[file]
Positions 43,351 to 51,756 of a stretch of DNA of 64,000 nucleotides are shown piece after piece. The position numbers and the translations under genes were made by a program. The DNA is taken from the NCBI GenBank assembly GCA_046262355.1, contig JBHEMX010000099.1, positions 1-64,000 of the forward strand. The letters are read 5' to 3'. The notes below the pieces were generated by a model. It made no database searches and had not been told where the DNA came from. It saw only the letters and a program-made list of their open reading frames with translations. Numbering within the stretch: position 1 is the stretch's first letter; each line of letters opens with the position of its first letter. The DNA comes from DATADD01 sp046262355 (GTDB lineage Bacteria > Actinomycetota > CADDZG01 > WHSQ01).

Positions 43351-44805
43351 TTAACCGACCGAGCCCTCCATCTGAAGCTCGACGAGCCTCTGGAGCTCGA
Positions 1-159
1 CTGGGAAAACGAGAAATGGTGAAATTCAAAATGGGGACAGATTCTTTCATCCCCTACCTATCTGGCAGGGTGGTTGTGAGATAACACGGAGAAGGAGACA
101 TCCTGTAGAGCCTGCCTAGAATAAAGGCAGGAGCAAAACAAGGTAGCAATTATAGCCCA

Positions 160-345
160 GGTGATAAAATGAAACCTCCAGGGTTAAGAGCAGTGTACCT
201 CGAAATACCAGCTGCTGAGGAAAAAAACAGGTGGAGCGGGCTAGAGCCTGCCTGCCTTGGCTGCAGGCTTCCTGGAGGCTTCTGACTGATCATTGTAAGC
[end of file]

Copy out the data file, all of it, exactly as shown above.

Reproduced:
Positions 43,351 to 51,756 of a stretch of DNA of 64,000 nucleotides are shown piece after piece. The position numbers and the translations under genes were made by a program. The DNA is taken from the NCBI GenBank assembly GCA_046262355.1, contig JBHEMX010000099.1, positions 1-64,000 of the forward strand. The letters are read 5' to 3'. The notes below the pieces were generated by a model. It made no database searches and had not been told where the DNA came from. It saw only the letters and a program-made list of their open reading frames with translations. Numbering within the stretch: position 1 is the stretch's first letter; each line of letters opens with the position of its first letter. The DNA comes from DATADD01 sp046262355 (GTDB lineage Bacteria > Actinomycetota > CADDZG01 > WHSQ01).

Positions 43351-44805
43351 TTAACCGACCGAGCCCTCCATCTGAAGCTCGACGAGCCTCTGGAGCTCGA
Positions 1-159
1 CTGGGAAAACGAGAAATGGTGAAATTCAAAATGGGGACAGATTCTTTCATCCCCTACCTATCTGGCAGGGTGGTTGTGAGATAACACGGAGAAGGAGACA
101 TCCTGTAGAGCCTGCCTAGAATAAAGGCAGGAGCAAAACAAGGTAGCAATTATAGCCCA

Positions 160-345
160 GGTGATAAAATGAAACCTCCAGGGTTAAGAGCAGTGTACCT
201 CGAAATACCAGCTGCTGAGGAAAAAAACAGGTGGAGCGGGCTAGAGCCTGCCTGCCTTGGCTGCAGGCTTCCTGGAGGCTTCTGACTGATCATTGTAAGC